IndonesiaGovernor steps in with peace pact offer.

Land swap deal could solve Bali memorial park rift

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Bali 190506
Bali governor heeds calls for a peace park.
Bali 190506

Governor Wayan Koster has offered the landowner an alternative site about 1.5 kilometres from the bombing site, in exchange for the Sari Club plot, which would then be freed to be turned into a memorial park.

A controversial project to build a multi-story development at the Sari Club site of the October 2002 Bali bombings that killed 202 people has been put on hold following complaints from Australia, and the intervention of the governor of Bali.

The ground-breaking ceremony for the five-story building was scheduled for last Wednesday, but it has been postponed while the governor tries to broker a solution, involving a land swap.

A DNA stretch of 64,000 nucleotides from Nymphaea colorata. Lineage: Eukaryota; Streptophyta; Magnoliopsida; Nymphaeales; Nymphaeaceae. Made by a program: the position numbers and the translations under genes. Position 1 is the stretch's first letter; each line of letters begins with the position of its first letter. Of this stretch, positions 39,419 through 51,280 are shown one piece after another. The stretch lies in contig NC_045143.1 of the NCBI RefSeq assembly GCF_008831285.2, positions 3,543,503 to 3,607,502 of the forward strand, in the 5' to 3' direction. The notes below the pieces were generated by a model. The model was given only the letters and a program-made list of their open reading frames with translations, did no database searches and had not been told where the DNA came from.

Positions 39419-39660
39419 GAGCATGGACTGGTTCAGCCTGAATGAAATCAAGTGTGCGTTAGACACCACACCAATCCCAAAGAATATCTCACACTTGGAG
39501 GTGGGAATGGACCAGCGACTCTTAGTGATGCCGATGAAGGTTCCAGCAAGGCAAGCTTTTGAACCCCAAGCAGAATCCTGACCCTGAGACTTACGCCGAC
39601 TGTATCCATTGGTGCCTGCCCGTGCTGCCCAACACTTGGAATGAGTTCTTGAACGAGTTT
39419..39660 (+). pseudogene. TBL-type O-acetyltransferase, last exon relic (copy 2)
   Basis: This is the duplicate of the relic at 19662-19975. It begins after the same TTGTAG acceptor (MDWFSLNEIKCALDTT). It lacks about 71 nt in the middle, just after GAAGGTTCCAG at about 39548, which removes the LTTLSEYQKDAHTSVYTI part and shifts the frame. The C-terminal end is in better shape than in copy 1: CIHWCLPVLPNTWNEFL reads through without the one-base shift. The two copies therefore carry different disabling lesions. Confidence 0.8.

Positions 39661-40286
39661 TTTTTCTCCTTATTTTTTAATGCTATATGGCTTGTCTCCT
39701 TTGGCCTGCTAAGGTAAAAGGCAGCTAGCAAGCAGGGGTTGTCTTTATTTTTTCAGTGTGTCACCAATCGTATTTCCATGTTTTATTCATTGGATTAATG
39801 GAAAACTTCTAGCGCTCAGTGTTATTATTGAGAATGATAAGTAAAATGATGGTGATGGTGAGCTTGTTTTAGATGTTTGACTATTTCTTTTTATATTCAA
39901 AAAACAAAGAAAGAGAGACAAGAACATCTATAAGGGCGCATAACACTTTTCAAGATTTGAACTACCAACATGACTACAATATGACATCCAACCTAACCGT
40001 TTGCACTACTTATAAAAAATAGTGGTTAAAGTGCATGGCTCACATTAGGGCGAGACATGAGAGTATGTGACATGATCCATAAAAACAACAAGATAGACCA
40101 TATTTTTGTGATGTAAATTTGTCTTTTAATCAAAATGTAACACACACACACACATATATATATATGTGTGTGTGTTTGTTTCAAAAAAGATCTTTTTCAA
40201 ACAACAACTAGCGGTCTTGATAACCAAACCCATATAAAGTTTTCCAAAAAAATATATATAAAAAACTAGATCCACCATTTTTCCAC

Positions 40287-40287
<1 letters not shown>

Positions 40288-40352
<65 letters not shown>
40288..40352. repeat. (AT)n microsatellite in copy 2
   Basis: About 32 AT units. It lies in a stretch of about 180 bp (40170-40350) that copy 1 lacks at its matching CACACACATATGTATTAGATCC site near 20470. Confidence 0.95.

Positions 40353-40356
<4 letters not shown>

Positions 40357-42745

Governor Wayan Koster has offered the landowner an alternative site about 1.5 kilometres from the bombing site, in exchange for the Sari Club plot, which would then be freed to be turned into a memorial park.

Members of the Bali Peace Park Association said the owner had once asked for US$26 million to buy the Kuta site, and gradually reduced his asking price to about US$5 million, which they claimed was still far more than the site was worth. The association values the land at US$2.5 million.

Some 88 Australian nationals were among those killed in the Bali bombings. 

Australia's Prime Minister Scott Morrison called the Sari Club redevelopment plan "deeply distressing" and called for the Indonesian government to help solve the issue.

Property owner Lila Tania previously said the land had not been used for 17 years, causing her family to suffer financial losses.

Tania said she was willing to sell the property to Bali Peace Park Association if it could offer her a reasonable price.


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